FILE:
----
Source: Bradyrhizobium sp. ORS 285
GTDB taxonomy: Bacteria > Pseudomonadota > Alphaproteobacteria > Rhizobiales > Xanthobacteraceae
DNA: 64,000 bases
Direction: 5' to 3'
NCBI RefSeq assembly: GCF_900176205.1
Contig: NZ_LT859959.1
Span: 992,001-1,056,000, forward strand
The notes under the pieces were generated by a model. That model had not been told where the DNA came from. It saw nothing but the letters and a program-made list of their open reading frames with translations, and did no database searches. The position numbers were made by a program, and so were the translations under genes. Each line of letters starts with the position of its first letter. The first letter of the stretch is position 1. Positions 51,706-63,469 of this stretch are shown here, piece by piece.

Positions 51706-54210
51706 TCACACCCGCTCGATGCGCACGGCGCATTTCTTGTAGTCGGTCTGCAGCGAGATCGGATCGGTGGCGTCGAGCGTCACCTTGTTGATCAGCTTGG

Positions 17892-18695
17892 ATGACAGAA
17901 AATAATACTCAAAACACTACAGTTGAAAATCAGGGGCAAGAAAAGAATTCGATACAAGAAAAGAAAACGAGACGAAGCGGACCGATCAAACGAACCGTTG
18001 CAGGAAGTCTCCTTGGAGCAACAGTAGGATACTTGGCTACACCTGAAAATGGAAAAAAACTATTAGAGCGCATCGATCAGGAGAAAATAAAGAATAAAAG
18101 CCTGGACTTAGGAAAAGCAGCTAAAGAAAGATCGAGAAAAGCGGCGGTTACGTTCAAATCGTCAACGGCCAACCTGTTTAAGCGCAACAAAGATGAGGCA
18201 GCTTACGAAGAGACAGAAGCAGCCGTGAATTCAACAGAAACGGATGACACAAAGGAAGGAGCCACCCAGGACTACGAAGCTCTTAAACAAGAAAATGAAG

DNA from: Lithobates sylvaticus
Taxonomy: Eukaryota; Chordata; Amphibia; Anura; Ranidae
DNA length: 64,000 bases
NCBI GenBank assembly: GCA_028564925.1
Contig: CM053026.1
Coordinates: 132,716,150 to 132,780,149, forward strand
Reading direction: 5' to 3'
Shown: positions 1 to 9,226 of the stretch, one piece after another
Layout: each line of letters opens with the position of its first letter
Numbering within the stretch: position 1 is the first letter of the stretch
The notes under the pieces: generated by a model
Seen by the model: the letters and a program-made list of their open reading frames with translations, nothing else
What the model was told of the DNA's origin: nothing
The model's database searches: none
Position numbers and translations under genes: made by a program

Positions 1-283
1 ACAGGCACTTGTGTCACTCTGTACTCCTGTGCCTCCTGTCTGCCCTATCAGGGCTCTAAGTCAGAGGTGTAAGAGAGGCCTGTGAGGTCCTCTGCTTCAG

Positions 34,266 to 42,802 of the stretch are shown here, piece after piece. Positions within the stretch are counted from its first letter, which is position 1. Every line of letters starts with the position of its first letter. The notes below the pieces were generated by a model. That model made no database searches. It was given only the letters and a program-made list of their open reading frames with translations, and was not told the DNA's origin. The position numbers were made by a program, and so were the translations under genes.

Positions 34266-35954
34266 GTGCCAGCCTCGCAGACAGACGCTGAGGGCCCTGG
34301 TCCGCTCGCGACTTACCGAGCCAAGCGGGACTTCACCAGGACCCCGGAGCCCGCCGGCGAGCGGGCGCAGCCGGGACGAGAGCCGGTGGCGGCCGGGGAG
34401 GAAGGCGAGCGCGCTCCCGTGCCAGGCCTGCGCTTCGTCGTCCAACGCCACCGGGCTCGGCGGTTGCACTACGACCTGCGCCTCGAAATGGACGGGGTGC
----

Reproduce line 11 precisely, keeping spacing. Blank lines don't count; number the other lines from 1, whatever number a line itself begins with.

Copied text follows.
Positions 17892-18695